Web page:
Back to School Eye Exams Can Save Children from a Lifetime of Visual Discomfort
In honor of August's Children's Eye Health and Safety Month, the Rand Eye Institute, a comprehensive eye care and surgical facility, is encouraging you to make the most of your children's education and maximize their potential, livelihood, and development by including a comprehensive eye exam as part of your child's back to school checklist.
Though most children have healthy eyes, one in four (25 percent or 12 million) school-aged children either have vision problems or suffer from some degree of visual impairment. What's more concerning is that 80 percent of preschoolers don't receive a vision screening.
Often starting at an early age, eye conditions such as amblyopia (lazy eye), strabismus (cross-eyed) and refractive errors (nearsightedness, farsightedness or astigmatic), if left undetected and untreated, can damage your child's vision and negatively impact a child's learning ability.
Although your child may not demonstrate symptoms, it is possible for your child to have a serious vision problem without being aware of it. Some things to keep an "eye" on include squinting, sitting too close to the TV, complaining of headaches, poor hand-eye coordination, or a lack of concentration when reading that requires the child to either point to words or skip them.
Treatments of eye diseases are most successful when detected early," says Dr. David Rand, comprehensive ophthalmology, refractive and cataract surgeon at the Rand Eye Institute, located at I-95 and Sample Road in Deerfield Beach. "Eye screenings conducted by professional eye care specialists (optometrist / ophthalmologist), are an effective way to detect abnormalities and can help save children from a lifetime of low vision."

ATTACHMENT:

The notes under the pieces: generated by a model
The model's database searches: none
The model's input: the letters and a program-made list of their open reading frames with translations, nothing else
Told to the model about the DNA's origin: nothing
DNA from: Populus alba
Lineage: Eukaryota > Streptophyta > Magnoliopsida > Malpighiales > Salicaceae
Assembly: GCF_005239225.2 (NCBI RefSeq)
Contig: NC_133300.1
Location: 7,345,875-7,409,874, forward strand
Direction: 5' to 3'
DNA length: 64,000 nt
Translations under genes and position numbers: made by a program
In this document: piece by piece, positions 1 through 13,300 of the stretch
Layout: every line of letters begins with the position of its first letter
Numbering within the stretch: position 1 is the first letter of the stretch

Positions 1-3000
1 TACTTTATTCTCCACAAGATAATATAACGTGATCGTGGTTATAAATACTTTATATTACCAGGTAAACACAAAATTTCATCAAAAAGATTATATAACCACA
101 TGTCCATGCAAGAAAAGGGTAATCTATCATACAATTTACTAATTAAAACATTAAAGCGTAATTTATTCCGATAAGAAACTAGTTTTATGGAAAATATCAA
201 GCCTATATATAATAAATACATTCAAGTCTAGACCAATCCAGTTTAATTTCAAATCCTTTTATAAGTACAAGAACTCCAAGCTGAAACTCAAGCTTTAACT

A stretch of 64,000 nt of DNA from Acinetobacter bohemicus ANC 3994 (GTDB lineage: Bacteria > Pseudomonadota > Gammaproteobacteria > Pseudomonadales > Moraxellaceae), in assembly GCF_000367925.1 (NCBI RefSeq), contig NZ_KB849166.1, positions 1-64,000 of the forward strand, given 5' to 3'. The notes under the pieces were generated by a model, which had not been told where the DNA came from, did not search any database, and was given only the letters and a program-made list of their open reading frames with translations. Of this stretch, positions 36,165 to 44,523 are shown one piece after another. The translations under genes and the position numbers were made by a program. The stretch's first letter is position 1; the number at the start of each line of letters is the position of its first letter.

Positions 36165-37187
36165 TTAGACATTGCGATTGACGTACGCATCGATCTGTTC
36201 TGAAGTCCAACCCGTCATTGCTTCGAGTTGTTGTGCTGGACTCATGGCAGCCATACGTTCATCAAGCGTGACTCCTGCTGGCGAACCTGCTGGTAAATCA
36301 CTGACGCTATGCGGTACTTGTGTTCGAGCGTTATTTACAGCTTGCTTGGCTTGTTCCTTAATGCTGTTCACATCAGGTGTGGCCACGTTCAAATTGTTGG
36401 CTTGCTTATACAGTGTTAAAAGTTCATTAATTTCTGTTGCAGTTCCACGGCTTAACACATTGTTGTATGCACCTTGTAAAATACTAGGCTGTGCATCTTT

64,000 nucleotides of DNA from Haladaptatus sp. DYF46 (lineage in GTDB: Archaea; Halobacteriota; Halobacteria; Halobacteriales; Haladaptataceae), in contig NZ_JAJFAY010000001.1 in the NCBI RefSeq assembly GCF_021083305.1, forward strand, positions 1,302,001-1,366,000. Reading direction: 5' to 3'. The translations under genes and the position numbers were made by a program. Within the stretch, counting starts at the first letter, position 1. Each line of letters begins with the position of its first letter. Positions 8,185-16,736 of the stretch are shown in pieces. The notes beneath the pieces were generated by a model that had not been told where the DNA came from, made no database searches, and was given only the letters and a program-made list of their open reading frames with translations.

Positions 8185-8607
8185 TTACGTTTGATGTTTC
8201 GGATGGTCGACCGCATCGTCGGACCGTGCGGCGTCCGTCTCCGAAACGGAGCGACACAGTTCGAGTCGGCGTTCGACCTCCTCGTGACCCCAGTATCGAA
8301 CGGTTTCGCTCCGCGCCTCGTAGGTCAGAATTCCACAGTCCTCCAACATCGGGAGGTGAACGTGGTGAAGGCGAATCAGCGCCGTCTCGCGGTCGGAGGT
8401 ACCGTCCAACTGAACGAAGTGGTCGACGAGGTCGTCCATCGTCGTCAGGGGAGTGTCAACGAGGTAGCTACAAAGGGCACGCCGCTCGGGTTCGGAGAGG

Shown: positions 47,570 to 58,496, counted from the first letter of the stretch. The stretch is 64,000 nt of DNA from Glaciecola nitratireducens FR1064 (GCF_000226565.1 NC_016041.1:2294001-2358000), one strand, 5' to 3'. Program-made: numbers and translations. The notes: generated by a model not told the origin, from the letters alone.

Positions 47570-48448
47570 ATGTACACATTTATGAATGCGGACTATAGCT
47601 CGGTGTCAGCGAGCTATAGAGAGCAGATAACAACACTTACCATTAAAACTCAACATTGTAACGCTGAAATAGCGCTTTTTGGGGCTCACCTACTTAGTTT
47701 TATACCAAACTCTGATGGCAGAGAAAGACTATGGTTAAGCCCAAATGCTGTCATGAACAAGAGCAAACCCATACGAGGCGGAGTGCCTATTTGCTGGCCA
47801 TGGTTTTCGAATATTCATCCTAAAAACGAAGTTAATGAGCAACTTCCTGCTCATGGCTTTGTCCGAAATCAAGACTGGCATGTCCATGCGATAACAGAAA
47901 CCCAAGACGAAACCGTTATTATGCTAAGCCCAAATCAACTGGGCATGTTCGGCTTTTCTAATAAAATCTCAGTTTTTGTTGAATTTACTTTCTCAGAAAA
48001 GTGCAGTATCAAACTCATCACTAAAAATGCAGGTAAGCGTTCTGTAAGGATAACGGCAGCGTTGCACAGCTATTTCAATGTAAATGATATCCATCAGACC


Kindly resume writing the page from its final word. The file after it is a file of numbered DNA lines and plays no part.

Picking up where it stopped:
A recent study by the Multi-Ethnic Pediatric Eye Disease Study Group shows that Caucasian male children have the highest rate of color blindness. Color blindness is genetic and distorts the distinction between red and green. It was found that in many cases, children with color blindness will perform poorly on tests or assignments that employ color coded materials, leading color blind children to be inappropriately classified by ability at school. It is recommended that proper and accurate color vision screening start at the age of four.
The Rand Eye Institute recommends scheduling a preventive eye exam at the age of six months, three years, before kindergarten and once every two years thereafter, starting at the age of five.
In addition to ensuring proper eyesight, comprehensive eye exams can sometimes lead to the first diagnosis of systemic diseases. As the only organ that allows physicians to directly see blood vessels, eyes are often the first to show predictive signs of diabetes, hypertension (high blood pressure), thyroid disease, multiple sclerosis, heart disease, immune deficiencies and varying types of cancer. Allowing your eye doctor to detect and treat anomalies at the earliest possible opportunity, comprehensive eye exams, provide an additional mean to stratify risk and help identify people who may benefit from early lifestyle changes and preventive therapies.
SOURCE Rand Eye Institute